Diabetes-related Foot Care Interventions for Preventing Diabetic Foot Ulceration. A systematic review of Literature.
Purposes: The purpose of this systematic literature review was to assess the effectiveness of foot care intervention on improving foot care practices and preventing foot ulcers in patients with diabetes mellitus, to establish gaps in research and further inform the future studies.
Background: Foot care practices prevent foot complications and reduces incidence of DFUs and re-ulceration in patients with diabetes. Moreover, foot care practices are strongly recommended as part of preventive strategies for diabetes foot complications. However, preventing diabetic foot ulceration, and re-ulceration, in diabetes patients remains very challenging because limited interventions have been successful. There is no robust evidence to support the effectiveness of foot care interventions in preventing DFUs and re-ulcerations in diabetes patients with and without foot ulceration. Reviewing current interventional studies on foot care practices is imperative to establish gaps in literature and inform future research studies. The overall quality of studies on interventions to prevent a foot ulcer in at-risk patients with diabetes should further improve, so that stronger recommendations can be provided for future clinical practice.
Searching Methods: PubMed, CINAHL, Psych-info, and Cochrane reviews databases were searched. Only randomized controlled trials and systematic reviews studies on foot care practices interventions in diabetes patients with or without foot ulcers were included. Findings were reported according to the “Preferred Reporting Items for Systematic reviews and Meta-Analyses (PRISMA).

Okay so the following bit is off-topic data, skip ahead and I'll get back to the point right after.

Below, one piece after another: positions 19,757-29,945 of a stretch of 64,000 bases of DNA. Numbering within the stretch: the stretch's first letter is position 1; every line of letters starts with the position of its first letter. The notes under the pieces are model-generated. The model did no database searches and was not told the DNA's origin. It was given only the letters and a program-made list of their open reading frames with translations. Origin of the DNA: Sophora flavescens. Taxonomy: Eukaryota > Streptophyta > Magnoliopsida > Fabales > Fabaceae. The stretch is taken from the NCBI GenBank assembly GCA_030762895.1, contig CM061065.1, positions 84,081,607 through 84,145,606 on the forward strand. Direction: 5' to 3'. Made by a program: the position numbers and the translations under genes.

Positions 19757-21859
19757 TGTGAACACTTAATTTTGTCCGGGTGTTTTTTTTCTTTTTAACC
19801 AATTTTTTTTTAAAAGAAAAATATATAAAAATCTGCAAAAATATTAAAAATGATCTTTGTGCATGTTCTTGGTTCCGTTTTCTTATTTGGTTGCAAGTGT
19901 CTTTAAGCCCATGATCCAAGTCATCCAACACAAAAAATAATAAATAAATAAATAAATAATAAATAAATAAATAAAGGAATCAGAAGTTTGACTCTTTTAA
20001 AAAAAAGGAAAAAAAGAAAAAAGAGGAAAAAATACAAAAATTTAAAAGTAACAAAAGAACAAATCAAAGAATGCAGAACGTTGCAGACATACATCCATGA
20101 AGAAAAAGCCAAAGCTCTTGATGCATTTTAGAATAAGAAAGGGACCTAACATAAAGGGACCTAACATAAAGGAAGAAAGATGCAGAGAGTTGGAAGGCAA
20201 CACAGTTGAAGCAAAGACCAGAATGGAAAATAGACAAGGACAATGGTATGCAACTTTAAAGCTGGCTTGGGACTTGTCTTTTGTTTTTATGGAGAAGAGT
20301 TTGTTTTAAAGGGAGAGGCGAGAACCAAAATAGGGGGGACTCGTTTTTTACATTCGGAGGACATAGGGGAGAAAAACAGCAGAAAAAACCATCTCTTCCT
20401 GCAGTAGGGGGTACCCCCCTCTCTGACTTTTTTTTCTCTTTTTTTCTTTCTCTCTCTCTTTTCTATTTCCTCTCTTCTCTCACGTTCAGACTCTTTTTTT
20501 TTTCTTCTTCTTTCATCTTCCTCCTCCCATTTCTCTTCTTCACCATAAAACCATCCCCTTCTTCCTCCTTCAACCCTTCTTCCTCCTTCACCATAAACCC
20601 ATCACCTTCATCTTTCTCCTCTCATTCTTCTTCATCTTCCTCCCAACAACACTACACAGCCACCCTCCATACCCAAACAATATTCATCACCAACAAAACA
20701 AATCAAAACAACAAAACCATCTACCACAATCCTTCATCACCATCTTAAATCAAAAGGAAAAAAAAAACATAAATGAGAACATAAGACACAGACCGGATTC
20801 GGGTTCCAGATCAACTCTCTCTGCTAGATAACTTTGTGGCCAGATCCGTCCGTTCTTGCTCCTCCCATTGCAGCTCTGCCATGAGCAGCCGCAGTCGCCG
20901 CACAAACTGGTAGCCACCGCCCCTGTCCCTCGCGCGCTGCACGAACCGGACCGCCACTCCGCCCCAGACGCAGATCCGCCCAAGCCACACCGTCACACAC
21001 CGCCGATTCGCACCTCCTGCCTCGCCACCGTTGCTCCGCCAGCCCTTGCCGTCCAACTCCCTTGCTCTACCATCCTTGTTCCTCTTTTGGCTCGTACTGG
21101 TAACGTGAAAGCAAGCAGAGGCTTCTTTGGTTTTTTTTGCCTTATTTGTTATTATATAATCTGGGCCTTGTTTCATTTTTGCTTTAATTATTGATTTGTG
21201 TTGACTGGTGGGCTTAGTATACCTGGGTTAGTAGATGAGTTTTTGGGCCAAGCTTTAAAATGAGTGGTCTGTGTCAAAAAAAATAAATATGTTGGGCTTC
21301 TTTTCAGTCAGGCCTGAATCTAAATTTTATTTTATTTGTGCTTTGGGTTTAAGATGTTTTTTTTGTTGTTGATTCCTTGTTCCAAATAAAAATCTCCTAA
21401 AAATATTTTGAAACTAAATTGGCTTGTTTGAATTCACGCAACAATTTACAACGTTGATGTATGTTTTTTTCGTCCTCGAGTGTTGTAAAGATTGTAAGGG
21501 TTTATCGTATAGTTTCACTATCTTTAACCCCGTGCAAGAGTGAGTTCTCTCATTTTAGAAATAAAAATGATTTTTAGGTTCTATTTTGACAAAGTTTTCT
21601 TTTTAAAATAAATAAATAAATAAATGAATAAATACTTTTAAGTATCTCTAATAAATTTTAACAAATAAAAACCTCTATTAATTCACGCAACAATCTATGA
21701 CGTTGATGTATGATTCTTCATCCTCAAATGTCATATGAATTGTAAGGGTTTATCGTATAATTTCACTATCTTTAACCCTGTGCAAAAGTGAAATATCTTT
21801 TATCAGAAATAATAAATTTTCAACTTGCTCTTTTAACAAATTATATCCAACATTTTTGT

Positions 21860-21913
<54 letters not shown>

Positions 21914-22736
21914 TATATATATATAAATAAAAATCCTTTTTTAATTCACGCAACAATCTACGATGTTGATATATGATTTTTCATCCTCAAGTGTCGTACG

Selection Criteria:Prospective randomized controlled trials (RCTs) and systematic reviews that evaluated foot care interventions for preventing foot ulcers in people with diabetes mellitus.
Data collection and analysis: The author undertook data extraction and assessment of risk of bias. Primary outcomes were self-foot care practices, foot ulceration, or ulcer recurrence, and amputation.
Results: Of the 10 systematic reviews and 2 RCTs included, the effect of interventions on primary outcomes were reported in all studies. Several studies showed significant improvement in patients’ diabetic foot care practices following foot care practices interventions. However, interventions have only a short-term effect on foot care practices and little benefit in preventing diabetic foot ulcers. Only one RCT study showed significant reductions in the incidence of diabetic foot ulcers and amputation. Most studies were precluded with methodological flaws raging from heterogeneous samples, under-powered samples, failure to address methods of randomizations, concealment, blinding and failure to reports characteristics of control and intervention groups.
Implication:Promoting self-foot care practices, and preventing diabetic foot ulceration in diabetes still remains very challenging because few interventions have been successful. There is no robust evidence to support the effectiveness of current interventions in preventing DFUs and re-ulcerations in diabetes patients with or without foot ulcers. There is a paucity of high-quality evidence, and an urgent need for a well-designed randomized control trials to provide robust evidence on clinical and educational interventions to prevent DFUs, re-ulcerations, amputations and promote long-term foot care practices in patients with diabetes mellitus. Finding from this study inform nurses with in-depth and evidence based information that can help nurses understand how to better advice and provide foot care recommendations for patients with foot-ulcers. Moreover, it provided nurses with additional information and insights on how to advocate for patients with diabetic foot ulcers and develop policies to support foot care practices among patients with foot ulcers in the United States
Keywords: Diabetes foot care, clinical interventions, prevention, diabetic foot ulcers, nursing implications
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